It’s been a blast to go back and watch Zack Snyder’s first feature film, and you can definitely see all of the typical “synderisms” that he has polished into his own personal unique styles over the years prevalent here. Slow motion, huge Michael Bay style gun fights, a heavily gritty and textured look to the film itself, and many others. Remakes tend to be hit or miss, but Dawn of the Dead is (hold your breath for sacrilege) actually better than the original in my opinion (I know, I know, I told you that it would be sacrilege) and a HOOT to watch. The real question at the end of this review is “should I get it?”. Well, if you already have the old 2008 Blu-ray it’s going to be a tough choice. The Rated theatrical cut isn’t AS good as the unrated in my opinion, but it is great to have it for purists, but the video is VERY similar to the old 2008 increase, with a slight weighting given to this new releases. Audio is the exact same thing, but we do have a few new interviews and the like to fill out the extras department (and let’s not forget the snazzy slip cover and cover art). For those who HAVEN’T picked up the old Blu-ray, then it’s a no brainer. This is the best version there is and I say go for it. Definitely a fun pickup.




Technical Specifications:

Starring: Ving Rhames, Sarah Polley, Ty Burrell
Directed by: Zack Snyder
Written by: James Gunn, George Romero
Aspect Ratio: 2.39:1 AVC
Audio: English: DTS-HD MA 5.1, English DTS-HD MA 2.0
Studio: Scream Factory
Rated: R
Runtime: 110 Minutes
Blu-ray Release Date: October 24th, 2017







Recommendation: Fun Watch

 

tripplej

AV Addict
Joined
Jul 13, 2017
Messages
6,110
More  
Preamp, Processor or Receiver
NAD T-777
Universal / Blu-ray / CD Player
Oppo 103 Blu Ray Player
Front Speakers
7 Paradigm Reference series 8" in ceiling speakers
Subwoofers
2 Paradigm SE Subs
Other Speakers or Equipment
Nintendo Wii U Gaming Console
Video Display Device
Samsung UN75F8000 LED TV
Remote Control
Universal Remote MX-450
Streaming Subscriptions
Sony PS4 Gaming Console, Panamax MR-5100 Surge
Thanks for the review. I will have to revisit the original before I see this version..
 

Asere

Senior Member
Joined
Apr 14, 2017
Messages
1,374
Location
Texas
More  
Main Amp
Denon AVR X4200W
Additional Amp
Parasound HCA 1500A
Universal / Blu-ray / CD Player
Oppo 103D
Front Speakers
SVS Prime Towers
Center Channel Speaker
SVS Prime
Surround Speakers
SVS Prime Satellites
Front Height Speakers
Proficient
Rear Height Speakers
Proficient
Subwoofers
Dual Kreisel DXD 12012, PSA S3000i
Video Display Device
Samsung PNF8500
Screen
60"
Remote Control
Harmony Ultra
Streaming Subscriptions
Panamax M5300 PM, Monster HTS 3600
There are so many Dead movies that it is hard to keep up. I can't remember which one I've seen other then the original. Thanks for reviewing them.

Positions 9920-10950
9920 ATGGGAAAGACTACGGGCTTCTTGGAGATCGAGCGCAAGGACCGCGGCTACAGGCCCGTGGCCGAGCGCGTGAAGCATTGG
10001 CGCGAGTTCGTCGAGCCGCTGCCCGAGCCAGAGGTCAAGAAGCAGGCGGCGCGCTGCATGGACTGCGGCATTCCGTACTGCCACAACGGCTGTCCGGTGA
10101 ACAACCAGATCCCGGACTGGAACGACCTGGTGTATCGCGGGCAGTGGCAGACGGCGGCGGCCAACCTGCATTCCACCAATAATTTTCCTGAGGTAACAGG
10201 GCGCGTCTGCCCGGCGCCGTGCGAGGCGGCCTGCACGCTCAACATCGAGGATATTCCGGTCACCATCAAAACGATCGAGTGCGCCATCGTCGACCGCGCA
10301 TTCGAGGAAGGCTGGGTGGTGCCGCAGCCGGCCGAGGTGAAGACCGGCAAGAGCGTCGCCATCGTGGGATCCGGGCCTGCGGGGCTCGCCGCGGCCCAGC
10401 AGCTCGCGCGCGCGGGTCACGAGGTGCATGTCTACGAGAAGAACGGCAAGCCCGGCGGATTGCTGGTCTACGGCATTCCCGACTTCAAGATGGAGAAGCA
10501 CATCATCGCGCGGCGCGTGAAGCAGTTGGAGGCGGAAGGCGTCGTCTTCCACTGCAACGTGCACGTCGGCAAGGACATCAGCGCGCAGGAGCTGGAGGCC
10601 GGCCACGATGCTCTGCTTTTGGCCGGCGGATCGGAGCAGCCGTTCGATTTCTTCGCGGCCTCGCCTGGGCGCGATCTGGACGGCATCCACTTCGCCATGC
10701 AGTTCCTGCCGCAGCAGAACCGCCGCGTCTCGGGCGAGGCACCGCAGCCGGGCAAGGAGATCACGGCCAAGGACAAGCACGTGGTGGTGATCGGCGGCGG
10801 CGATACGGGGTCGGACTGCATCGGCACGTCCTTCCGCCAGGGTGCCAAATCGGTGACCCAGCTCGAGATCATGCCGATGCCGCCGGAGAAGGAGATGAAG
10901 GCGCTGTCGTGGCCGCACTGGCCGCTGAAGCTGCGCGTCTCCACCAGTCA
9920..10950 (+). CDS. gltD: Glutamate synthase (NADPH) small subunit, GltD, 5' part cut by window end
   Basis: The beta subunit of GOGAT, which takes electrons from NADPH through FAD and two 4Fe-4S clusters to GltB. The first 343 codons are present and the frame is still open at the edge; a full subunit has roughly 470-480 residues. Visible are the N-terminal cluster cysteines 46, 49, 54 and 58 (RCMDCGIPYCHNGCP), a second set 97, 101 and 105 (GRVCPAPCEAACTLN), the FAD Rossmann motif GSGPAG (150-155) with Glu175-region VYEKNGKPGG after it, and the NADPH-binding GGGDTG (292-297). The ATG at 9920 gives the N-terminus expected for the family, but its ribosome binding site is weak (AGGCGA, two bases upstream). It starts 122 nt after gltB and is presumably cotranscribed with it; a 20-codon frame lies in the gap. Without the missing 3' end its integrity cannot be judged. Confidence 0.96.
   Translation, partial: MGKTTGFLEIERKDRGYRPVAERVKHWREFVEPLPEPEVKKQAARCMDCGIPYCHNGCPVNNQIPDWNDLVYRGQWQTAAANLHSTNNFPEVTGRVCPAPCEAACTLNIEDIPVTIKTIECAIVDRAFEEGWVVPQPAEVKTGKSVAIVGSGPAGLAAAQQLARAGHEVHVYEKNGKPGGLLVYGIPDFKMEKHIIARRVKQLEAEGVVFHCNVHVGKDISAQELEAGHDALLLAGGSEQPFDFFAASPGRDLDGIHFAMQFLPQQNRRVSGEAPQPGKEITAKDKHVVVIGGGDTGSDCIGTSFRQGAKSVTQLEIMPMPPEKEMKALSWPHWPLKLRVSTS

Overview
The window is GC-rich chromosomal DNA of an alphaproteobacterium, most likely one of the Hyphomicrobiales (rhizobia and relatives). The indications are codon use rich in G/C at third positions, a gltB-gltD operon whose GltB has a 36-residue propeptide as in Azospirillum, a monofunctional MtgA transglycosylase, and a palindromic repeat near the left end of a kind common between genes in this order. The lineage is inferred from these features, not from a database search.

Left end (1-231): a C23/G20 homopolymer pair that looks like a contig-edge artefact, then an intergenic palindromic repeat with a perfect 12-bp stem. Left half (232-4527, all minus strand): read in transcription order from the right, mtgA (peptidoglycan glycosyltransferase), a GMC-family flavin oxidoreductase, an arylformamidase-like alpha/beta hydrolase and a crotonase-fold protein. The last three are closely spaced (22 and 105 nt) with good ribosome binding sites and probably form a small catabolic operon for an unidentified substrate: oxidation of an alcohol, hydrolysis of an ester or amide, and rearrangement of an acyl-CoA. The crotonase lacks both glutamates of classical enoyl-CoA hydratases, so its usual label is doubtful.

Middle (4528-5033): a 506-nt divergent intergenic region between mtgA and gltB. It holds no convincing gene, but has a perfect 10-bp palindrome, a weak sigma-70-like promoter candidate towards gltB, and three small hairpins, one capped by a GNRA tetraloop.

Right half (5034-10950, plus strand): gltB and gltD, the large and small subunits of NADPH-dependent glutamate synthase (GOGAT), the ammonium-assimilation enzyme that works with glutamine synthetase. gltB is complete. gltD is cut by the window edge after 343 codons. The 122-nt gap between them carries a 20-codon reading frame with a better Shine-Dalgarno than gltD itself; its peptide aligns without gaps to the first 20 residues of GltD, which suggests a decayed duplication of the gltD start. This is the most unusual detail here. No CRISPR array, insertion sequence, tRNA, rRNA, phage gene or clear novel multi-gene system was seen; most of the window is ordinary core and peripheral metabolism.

Todd Anderson

Editor / Senior Admin
Staff member
Joined
Jan 20, 2017
Messages
8,016
Location
Balt/Wash Metro
More  
Preamp, Processor or Receiver
StormAudio ISP.24 MK2
Main Amp
Emotiva XPA-5
Additional Amp
Emotiva XPA Gen3 2.8 multichannel amp
Other Amp
Denon X8500H
Computer Audio
AudioEngine A2+
DAC
THX ONYX
Universal / Blu-ray / CD Player
Kaleidescape TERRA, OPPO UDP-203, Panasonic UB9000
Front Speakers
GoldenEar Technology Triton One.R
Center Channel Speaker
GoldenEar Technology SuperCenter Reference
Surround Speakers
SVS Ultra Surround
Surround Back Speakers
SVS Ultra Bookshelf
Front Height Speakers
SVS Prime Elevation x4 (Top Front, Top Mid-Front)
Rear Height Speakers
SVS Prime Elevation x4 (Top Middle, Top Rear)
Subwoofers
dual SVS SB16s + dual PSA XS30s
Other Speakers or Equipment
Behringer 1124p; Aura Bass Shaker Pros; SuperSub X
Video Display Device
JVC NX7
Screen
Seymour Screen Excellence, Enlightor NEO AT Screen
Streaming Equipment
iFi Audio Zen Blue
Streaming Subscriptions
Qobuz, TIDAL, Spotify, ROON
Other Equipment
LG Electronics 65-inch B6 OLED, Sony 65-inch X900F, ZeroSurge 8R15W x 2, ZeroSurge 2R15W x 2
Mike, what year was this originally released?
 

Michael Scott

Moderator / Reviewer
Staff member
Thread Starter
Joined
Apr 4, 2017
Messages
4,688
Location
Arizona
More  
Preamp, Processor or Receiver
Yamaha TRS-7850 Atmos Receiver
Other Amp
Peavy IPR 3000 for subs
Universal / Blu-ray / CD Player
Sony ubx800 4K UHD Player
Front Speakers
Cheap Thrills Mains
Center Channel Speaker
Cheap Thrills Center
Surround Speakers
Volt 10 Surrounds
Surround Back Speakers
Volt 10 Rear Surrounds
Rear Height Speakers
Volt 6 Overheads
Subwoofers
2x Marty subs (full size with SI 18's)
Video Display Device
Sony 85 inch X950H FALD TV
2004 for the theatrical, 2008 for the Universal Blu-ray
 

Rocha

Registered
Joined
Nov 8, 2017
Messages
1
It has the original or cut bus scene?
 
Last edited by a moderator:

Michael Scott

Moderator / Reviewer
Staff member
Thread Starter
Joined
Apr 4, 2017
Messages
4,688
Location
Arizona
More  
Preamp, Processor or Receiver
Yamaha TRS-7850 Atmos Receiver
Other Amp
Peavy IPR 3000 for subs
Universal / Blu-ray / CD Player
Sony ubx800 4K UHD Player
Front Speakers
Cheap Thrills Mains
Center Channel Speaker
Cheap Thrills Center
Surround Speakers
Volt 10 Surrounds
Surround Back Speakers
Volt 10 Rear Surrounds
Rear Height Speakers
Volt 6 Overheads
Subwoofers
2x Marty subs (full size with SI 18's)
Video Display Device
Sony 85 inch X950H FALD TV
Top Bottom